Sudan - The Nubian Desert and the Red Sea


Sudan - The Nubian Desert and the Red Sea

Style: PioneerGroundbreaking tours to unique destinations
Duration: 14 days
Type: GroupSmall group tours with a maximum of 12 travellers

Dossier

This unique tour offers you the chance to visit amazing archaeological sites of northern Sudan, as well as experiencing the isolation of the desert and the crystal clear waters of the Red Sea. We shall visit the incredible Royal Necropolis at Meroe with its stunning pyramids before crossing foreboding desert landscapes where we hope to meet families of local nomads en route and see ancient petroglyphs. After camping wild in the Bayuda and Nubian deserts we will cross the Red Sea hills arriving at the coast where we join a leisurely cruise on a beautiful two-masted schooner to explore the pristine reefs, beaches and lagoons of this little visited stretch of coast ending in Port Sudan.


Tour Rating

Fitness ●●○○○ | Off the Beaten Track ●●●●○ | Culture ●●●○○ | History ●●●●● | Wildlife ●●●○○

Tour Pace

Moderate

Tour Highlights

  • See some of the most prominent archaeological wonders of Sudan
  • Marvel at the incredible pyramids of Meroe
  • Meet nomadic tribes in the desert
  • Experience the isolation of the Bayuda and Nubian desert
  • Wild camping in the desert
  • Explore stunning reefs, beaches and lagoons cruising on the Sudanese Red Sea coast

Tour Essentials

Accommodation: Comfortable hotel in Khartoum, permanent comfortable tented camp in Meroe, wild camping in the desert and comfortable cabins on-board the Red Sea cruise.
Included Meals: Daily breakfast (B), plus lunches (L) and dinners (D) as shown in the itinerary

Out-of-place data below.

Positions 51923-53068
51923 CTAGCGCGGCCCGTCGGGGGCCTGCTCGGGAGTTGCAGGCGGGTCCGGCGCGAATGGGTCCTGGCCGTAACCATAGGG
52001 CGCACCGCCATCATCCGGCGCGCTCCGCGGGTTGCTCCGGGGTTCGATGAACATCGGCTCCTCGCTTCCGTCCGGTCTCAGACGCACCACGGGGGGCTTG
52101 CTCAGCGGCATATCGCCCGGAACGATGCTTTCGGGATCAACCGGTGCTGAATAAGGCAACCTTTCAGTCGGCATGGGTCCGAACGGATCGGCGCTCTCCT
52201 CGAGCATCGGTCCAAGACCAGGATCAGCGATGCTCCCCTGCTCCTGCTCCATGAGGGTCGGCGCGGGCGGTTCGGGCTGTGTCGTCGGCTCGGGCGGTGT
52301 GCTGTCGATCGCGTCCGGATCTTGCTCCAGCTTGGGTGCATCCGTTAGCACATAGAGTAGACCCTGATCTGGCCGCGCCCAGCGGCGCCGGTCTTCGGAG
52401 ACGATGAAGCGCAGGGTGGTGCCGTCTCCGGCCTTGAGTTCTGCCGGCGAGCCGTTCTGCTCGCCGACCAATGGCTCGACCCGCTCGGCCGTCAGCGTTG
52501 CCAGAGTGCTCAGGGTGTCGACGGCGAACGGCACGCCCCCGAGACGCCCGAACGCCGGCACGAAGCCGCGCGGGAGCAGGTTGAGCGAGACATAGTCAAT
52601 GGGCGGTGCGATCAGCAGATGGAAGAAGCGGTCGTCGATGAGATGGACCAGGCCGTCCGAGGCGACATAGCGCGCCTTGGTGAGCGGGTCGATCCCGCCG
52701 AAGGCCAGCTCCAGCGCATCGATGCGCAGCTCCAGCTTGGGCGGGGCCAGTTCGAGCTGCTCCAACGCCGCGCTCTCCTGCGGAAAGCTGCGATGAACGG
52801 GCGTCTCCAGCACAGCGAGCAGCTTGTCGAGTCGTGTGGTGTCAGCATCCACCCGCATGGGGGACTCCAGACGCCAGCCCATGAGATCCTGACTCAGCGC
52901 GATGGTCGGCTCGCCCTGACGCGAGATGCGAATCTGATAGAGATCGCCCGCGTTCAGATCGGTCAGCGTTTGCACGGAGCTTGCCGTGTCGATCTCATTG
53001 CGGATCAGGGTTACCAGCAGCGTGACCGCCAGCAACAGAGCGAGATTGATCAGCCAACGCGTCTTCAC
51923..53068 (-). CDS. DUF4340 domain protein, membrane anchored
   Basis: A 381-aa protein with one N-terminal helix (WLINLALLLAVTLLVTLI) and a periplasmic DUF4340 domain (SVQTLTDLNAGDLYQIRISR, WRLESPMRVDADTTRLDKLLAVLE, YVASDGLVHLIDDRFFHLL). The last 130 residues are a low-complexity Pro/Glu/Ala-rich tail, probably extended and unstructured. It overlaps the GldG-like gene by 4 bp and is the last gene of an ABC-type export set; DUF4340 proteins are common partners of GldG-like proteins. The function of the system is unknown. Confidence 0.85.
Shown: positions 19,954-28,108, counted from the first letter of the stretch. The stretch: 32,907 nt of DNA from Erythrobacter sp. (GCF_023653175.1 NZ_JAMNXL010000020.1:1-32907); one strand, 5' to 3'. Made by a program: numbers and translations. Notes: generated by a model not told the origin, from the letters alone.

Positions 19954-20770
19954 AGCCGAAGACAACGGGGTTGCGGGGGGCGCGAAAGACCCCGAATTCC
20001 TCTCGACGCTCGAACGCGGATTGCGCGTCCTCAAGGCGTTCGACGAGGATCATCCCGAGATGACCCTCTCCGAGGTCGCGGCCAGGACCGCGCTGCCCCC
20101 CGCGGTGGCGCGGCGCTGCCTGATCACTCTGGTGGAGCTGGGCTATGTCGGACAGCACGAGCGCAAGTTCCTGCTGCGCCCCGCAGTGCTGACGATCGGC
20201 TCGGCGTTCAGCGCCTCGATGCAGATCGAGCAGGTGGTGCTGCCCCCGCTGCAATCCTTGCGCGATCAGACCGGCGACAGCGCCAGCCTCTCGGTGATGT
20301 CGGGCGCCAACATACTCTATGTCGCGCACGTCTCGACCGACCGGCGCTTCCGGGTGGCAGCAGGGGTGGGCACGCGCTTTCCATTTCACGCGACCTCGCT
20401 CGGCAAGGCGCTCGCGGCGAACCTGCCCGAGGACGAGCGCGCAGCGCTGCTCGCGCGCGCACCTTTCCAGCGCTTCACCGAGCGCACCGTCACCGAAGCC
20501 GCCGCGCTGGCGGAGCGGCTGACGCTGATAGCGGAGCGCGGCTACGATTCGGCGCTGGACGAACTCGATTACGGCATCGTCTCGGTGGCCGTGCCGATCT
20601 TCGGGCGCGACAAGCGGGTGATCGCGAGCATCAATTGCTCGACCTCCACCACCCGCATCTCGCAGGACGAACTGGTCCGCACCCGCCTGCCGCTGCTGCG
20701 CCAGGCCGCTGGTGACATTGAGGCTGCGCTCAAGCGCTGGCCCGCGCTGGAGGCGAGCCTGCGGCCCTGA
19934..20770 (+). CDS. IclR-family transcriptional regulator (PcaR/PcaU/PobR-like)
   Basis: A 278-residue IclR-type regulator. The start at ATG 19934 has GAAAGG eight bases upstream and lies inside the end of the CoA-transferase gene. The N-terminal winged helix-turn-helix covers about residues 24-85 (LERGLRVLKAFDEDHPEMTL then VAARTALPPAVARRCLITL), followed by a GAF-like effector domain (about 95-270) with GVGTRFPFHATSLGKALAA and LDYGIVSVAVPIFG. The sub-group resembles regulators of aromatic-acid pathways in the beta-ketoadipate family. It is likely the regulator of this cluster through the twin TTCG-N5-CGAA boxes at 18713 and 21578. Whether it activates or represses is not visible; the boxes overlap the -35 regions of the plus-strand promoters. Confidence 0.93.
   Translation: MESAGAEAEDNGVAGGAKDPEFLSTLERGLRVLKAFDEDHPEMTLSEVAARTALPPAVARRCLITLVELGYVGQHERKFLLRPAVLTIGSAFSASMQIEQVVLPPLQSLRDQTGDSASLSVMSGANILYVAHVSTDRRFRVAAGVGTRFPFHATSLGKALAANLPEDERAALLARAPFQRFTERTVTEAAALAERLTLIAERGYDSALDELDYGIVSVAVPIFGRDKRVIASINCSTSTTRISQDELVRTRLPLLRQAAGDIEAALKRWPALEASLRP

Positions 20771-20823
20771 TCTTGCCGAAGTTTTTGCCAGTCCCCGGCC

Group Size: Maximum 14
Start Point: Khartoum
End Point: Khartoum although you can also finish the tour in Port Sudan on evening of Day 13
Transport: 4WD and private vessel on the Red Sea
Countries: Sudan

Tour Itinerary Notes

While our intention is to adhere to the day-by-day itinerary as printed below, a degree of flexibility is built in. Overnight stops may vary from those suggested and on occasions alternative accommodation, of a similar standard to that named below, will be used.

Tour Guide

Our guides are a key strength, chosen for their knowledge of and passion for the areas in which they work. On this tour, your guide may be local or European but they will be based in the region. We may also you specialist guides local to their specific region. Unlike some companies it should be noted we do not send a guide or tour leader from Undiscovered Destinations in the UK as we have every confidence in our locally appointed representative who is responsible for operating the tour on our behalf. Where possible you will have the same guide throughout your trip but on occasions it may be necessary to change the guide at one or more points during the tour.

Day 1 – Khartoum – Meroe